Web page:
Although sedimentation of the world’s reservoirs represents a serious threat to the sustainability of hydropower, there is limited guidance on how best to address the problem. Sedimentation affects the safety of dams and reduces energy production, storage, discharge capacity, and flood attenuation capabilities. It increases loads on the dam and gates, damages mechanical equipment, and creates a wide range of environmental impacts. This article explores sedimentation issues as they pertain to hydropower facilities, dam safety, and the environment; discusses sedimentation management techniques; and describes how they can be implemented to limit the impacts on hydropower.
Reservoir sedimentation is a process of erosion, entrainment, transportation, deposition, and compaction of sediment carried into reservoirs formed and contained by dams. In unregulated, mature rivers with stable catchments, sediment processes are relatively balanced. Construction of a dam decreases flow velocities, initiating or accelerating sedimentation,1 resulting in progressively finer materials being deposited (see Figure 1).
There are three stages in a reservoir’s life:2
- Continuous and rapidly occurring sediment accumulation;
- Partial sediment balance, where often fine sediments reach a balance but coarse sediments continue to accumulate; and
- Full sediment balance, with sediment inflow and outflow equal for all particle sizes.
Most of the world’s reservoirs are in the continuous accumulation stage.2 Many were designed by estimating sedimentation rates in order to provide a pool with sufficient volume to achieve a specified design life. However, this design life is typically far less than what is actually achievable. Therefore, managing reservoirs to achieve a full sediment balance is essential in order to maximize their lives.
Developing regions of the world that stand to benefit most from hydroelectricity are often those with the highest sediment yields (see Figure 2 on page 8).3 In these regions, sustainable hydropower development must involve consideration of sediment management techniques during design, construction, and operation.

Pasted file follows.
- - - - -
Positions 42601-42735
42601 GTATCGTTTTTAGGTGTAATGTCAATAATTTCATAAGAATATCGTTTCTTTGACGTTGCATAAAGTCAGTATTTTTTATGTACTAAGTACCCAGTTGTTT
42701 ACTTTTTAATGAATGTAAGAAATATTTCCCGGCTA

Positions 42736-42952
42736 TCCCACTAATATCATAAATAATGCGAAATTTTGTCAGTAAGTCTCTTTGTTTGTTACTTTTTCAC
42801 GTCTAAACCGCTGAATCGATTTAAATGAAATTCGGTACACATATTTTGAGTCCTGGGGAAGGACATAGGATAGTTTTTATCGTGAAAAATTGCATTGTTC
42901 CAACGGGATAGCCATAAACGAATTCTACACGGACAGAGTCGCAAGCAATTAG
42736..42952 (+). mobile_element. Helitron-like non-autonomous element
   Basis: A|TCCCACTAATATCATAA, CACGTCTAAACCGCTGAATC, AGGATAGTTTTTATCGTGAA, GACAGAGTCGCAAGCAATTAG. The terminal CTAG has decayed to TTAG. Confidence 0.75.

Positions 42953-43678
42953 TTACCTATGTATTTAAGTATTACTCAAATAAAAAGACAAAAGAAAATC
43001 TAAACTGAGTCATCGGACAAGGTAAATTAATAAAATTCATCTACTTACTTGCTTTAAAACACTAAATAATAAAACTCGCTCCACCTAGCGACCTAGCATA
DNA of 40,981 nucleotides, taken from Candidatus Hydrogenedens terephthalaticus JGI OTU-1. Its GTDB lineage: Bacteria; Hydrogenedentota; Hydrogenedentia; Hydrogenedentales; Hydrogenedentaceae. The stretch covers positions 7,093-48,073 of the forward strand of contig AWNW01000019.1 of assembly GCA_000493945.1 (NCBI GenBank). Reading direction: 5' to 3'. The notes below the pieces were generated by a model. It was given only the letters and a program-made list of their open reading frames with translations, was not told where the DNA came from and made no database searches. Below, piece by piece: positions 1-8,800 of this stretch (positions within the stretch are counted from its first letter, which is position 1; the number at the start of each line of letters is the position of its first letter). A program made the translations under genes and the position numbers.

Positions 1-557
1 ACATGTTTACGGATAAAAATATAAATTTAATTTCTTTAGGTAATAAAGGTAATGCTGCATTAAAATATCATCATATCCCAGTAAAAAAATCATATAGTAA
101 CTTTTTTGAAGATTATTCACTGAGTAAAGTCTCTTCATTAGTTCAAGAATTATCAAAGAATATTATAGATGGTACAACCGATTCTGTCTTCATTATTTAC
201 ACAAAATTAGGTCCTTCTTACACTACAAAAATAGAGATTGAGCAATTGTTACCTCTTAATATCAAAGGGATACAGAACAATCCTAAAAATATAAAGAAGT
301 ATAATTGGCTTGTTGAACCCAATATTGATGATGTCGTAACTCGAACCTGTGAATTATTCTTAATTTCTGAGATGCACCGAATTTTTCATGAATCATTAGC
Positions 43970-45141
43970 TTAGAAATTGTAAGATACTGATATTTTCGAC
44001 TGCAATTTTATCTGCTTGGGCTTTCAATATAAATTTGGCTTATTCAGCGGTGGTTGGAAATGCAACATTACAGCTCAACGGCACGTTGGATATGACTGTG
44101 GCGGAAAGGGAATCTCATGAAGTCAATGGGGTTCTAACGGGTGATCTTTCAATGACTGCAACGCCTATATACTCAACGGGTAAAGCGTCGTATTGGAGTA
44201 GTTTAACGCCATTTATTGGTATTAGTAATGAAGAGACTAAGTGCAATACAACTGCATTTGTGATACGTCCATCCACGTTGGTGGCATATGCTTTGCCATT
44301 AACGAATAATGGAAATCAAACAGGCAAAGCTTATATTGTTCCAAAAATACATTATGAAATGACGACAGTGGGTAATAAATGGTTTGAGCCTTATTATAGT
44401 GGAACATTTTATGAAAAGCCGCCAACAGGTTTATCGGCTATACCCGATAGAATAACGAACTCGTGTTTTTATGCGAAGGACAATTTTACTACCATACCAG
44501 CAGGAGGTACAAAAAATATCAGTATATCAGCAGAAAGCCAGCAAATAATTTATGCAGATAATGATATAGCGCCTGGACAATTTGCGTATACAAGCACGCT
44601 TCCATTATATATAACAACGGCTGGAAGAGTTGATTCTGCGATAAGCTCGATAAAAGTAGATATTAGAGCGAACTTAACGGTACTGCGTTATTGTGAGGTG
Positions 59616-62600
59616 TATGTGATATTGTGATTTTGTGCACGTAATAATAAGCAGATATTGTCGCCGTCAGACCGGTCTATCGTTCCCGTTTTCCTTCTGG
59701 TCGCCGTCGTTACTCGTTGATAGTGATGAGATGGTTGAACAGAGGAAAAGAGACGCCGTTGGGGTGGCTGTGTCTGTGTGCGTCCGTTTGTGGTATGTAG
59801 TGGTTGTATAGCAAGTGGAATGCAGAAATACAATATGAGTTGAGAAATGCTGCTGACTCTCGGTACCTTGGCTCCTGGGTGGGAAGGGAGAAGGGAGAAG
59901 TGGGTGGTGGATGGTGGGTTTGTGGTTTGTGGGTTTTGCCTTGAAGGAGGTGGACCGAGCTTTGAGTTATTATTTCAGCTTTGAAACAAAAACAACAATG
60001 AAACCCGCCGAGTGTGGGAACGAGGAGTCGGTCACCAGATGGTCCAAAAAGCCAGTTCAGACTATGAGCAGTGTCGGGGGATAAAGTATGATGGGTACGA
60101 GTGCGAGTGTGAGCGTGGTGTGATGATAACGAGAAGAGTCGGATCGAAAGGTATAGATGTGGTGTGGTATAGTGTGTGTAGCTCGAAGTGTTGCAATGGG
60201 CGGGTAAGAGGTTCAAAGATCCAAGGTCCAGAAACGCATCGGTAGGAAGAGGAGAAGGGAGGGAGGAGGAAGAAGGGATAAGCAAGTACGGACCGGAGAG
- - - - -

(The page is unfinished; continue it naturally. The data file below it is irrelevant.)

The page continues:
Sediment impacts on generation
About 0.5% to 1% of the total volume of 6,800 km3 of water stored in reservoirs around the world is lost annually as a result of sedimentation.2 As a result, global per capita reservoir storage has rapidly decreased since its peak at about 1980. Current storage is equivalent to levels that existed nearly 60 years ago.2
Loss of reservoir storage reduces flexibility in generation and affects the reliability of the water supply. Without storage, hydropower facilities are entirely dependent on seasonal flows. These flows might not occur when energy is needed, eliminating one of the key benefits that hydropower provides over other renewables.
Sediments discharged from an upstream dam in a cascade system can increase tailwater levels, reducing power generation.1 This would impact the generation potential of all plants in the cascade and increase the possibility of powerhouse flooding.
Sediment impacts on stability
Sediment loads are commonly idealized as static at-rest soil pressure. The U.S. Bureau of Reclamation’s design manual for small dams suggests that sediments be considered equivalent to a fluid with an implied pressure coefficient of about 0.39 and an internal friction coefficient of about 37 degrees.
However, actual reservoir sediment properties can vary considerably. Unconsolidated fine-grained sediments likely have lower shear resistance and a higher at-rest pressure coefficient, while a reservoir filled with coarser sediments may have a higher shear strength.1
Published criteria with respect to potential changes in uplift pressures due to sedimentation often neglect the fact that fine-grained sediments may reduce uplift in the same manner as does an engineered upstream blanket. Conversely, in the case where there is a large turbid inflow, higher uplift pressures would be expected until enough particles had settled to form a blanket.
During a seismic event, it is likely that liquefied sediments would quickly return close to their original state, resulting in a rapid dissipation of pore pressures. Therefore, it may be questionable to automatically assign higher uplift pressures in this case.
Commonly used design considerations can omit some plausible load cases. For example, an underwater sediment slope failure could cause surface waves, adding additional loading, hydro-dynamic pressure waves and an inertial loading from the dense fluidized soil-water mass. Another phenomenon commonly ignored relates to turbidity currents in reservoirs. Such turbid fluid with a sediment load of 100 mg/l could be about 6% heavier than clear water.1